The X-Men stories have always been perhaps the most grounded of the superhero universes, with their exploration of what it means to be “super” in a world where “super” is feared and hated. The mutants of X-Men are just ordinary people trying to come to terms with their unusual talents.
But even this series has never seen a film like Logan before: raw, rageful, tormented, human. There’s almost no FX here – lots of practical car chases and stuntwork, yes, but none of the sci-fi whiz-bang we’ve come to expect from the genre. Hell, there’s barely much color, even: Director James Mangold and cinematographer John Mathieson’s muted palette of desert browns and industrial grays mirrors the grim mindset of down-on-his-luck Logan and the emotional and physical depletion he’s running on these days.
“These days” is 2029, and Logan (Hugh Jackman) is hiding out along the Mexican border with 90-something Charles Xavier (Patrick Stewart), keeping the elderly mutant mostly doped up because he’s having telepathic seizures that conk out everyone in the vicinity. Something is very wrong with Logan, too: He’s covered in scars and walks with a limp; his mutant superhealing isn’t working. He looks like hell.
Something is wrong in the larger world as well: No new mutants have been born for 25 years. Except out of nowhere little Laura (Dafne Keen) appears; she’s around 8 years old, she has mutant powers like Logan’s, and she needs to get somewhere safe, away from the mysterious and menacing Pierce (Boyd Holbrook), who is pursuing her for reasons that will later become clear. Will Logan please drive her to a place in North Dakota called Eden, allegedly a refuge for young mutants (others also exist!)? Logan doubts such a place is real, but his reluctant heroism has been engaged …
Everything that is shocking and dark and upsetting and surprising here – of which there is much – is all the more so because Logan is not an action flick but a personal drama set in a parallel reality where mutants exist. Jackman has always given Logan an appealing emotional vulnerability under a gruff exterior, but here that engages new depths of empathy on our part. The fantasy of superpowers and the blow their deterioration must mean to a man like Logan takes on a new poignancy when we consider that playing a character who has not, previously, seeming been subject to aging simply is not possible for a nonmutant man like Jackman to keep up forever. He’s been Wolverine for 15 years now, since 2000’s X-Men, and while he is still extremely robust – the most dramatic FX here may be the hair-and-makeup job that makes Logan look way more beat-up than Jackman actually is – he is nearly 50. He wasn’t going to be able to play an ageless badass like Wolverine for much longer. (In fact Jackman has said this will be his last outing in the role.)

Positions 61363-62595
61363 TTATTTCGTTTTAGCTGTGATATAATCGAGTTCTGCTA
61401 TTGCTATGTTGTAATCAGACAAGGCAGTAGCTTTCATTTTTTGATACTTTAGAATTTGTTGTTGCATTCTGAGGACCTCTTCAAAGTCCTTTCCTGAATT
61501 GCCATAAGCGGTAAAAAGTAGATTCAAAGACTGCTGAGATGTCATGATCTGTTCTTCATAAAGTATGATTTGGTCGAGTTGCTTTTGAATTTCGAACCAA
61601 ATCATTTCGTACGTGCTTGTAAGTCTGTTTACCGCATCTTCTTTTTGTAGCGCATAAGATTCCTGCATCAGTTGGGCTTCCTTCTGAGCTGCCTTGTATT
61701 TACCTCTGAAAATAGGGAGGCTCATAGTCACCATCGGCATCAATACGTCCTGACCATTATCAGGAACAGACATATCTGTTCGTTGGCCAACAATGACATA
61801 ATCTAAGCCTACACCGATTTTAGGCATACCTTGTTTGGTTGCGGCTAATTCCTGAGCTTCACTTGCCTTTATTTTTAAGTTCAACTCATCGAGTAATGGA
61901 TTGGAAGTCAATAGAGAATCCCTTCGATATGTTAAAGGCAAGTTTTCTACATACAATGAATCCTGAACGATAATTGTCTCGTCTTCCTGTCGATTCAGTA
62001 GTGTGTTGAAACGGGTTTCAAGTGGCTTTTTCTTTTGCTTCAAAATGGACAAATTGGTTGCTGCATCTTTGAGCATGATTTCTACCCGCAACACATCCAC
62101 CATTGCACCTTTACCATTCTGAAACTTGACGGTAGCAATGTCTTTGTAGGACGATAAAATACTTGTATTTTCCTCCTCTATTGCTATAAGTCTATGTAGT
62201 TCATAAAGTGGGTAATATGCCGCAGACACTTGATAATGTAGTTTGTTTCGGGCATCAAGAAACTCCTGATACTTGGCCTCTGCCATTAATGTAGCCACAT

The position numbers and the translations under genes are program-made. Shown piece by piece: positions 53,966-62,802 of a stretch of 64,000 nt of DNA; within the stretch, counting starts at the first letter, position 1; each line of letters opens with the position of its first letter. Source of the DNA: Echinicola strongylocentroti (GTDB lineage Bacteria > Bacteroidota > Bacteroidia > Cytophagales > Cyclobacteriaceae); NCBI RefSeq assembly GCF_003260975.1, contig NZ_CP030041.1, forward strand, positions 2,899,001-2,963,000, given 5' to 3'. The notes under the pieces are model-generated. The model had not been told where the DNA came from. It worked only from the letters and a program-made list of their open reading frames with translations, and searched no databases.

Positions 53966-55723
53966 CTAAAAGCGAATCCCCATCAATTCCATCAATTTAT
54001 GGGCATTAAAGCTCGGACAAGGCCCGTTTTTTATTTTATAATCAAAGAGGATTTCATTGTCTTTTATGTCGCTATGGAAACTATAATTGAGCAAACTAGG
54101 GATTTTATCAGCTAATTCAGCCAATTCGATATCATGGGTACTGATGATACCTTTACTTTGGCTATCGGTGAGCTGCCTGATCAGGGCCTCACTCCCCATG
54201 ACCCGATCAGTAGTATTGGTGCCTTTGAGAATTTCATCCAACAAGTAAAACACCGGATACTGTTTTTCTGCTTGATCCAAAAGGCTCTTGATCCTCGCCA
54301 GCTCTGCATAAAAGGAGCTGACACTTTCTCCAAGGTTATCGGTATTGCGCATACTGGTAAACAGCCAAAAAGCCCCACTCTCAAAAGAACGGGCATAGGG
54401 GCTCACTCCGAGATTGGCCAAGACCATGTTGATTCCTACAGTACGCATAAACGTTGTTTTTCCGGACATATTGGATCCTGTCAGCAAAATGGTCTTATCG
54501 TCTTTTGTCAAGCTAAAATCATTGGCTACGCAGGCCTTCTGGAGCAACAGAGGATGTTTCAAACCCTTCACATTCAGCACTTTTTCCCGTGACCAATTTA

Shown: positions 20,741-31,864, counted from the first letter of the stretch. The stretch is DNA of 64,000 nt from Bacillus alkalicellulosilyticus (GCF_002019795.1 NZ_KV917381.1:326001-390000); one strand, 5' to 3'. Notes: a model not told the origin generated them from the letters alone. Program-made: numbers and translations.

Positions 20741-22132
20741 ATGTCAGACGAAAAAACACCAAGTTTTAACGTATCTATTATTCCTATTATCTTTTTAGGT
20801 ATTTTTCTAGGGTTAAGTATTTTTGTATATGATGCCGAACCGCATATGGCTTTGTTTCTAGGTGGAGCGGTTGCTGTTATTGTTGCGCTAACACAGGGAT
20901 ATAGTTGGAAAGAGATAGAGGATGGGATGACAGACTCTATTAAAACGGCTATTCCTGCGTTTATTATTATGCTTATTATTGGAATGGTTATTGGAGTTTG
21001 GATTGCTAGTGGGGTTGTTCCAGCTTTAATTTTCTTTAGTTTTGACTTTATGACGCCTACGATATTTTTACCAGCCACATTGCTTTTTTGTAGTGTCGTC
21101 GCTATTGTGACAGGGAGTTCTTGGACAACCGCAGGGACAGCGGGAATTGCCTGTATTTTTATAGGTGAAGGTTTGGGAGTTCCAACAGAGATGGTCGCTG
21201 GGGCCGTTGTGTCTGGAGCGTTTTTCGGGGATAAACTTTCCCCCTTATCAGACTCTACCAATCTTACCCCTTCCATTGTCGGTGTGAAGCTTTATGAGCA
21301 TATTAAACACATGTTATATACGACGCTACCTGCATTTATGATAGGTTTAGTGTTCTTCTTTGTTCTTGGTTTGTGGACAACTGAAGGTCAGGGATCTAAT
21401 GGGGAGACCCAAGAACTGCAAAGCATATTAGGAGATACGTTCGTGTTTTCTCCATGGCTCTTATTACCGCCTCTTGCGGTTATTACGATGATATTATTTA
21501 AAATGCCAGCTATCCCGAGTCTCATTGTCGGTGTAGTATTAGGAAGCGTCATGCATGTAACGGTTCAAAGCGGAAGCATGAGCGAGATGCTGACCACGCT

There is action here, though it’s more like a one-last-stand sort of Western such as Unforgiven than typical comic-book battles. The violence – of which there is plenty – is gory and pulpy and fleshy, which is surely what it would really be like in a world in which superhumans regularly beat the shit out of one another, and out of mere mortals. Logan is not bloodlessly cartoonish in the way that even really great comic-book movies have been, wherein entire city neighborhoods can be razed without a hint of the human carnage that would naturally accompany such a nightmare. The scale is small here, but the human toll is tremendous in the way that a single death can be depicted as far more terrible than mass destruction.
This third film in the Wolverine trilogy – after 2013’s The Wolverine and 2009’s X-Men Origins: Wolverine – is by far the best of the bunch, and probably the best X-Men movie yet. Except that Logan exists on its own plane of darkness, of willingness to be bold and definitive, of commitment to the human authenticity of its characters. I hope I’m wrong about this, but I suspect we shall not see its like again. It’s almost too legitimately harsh to be escapist. I felt nearly as worn out as Logan by the end.
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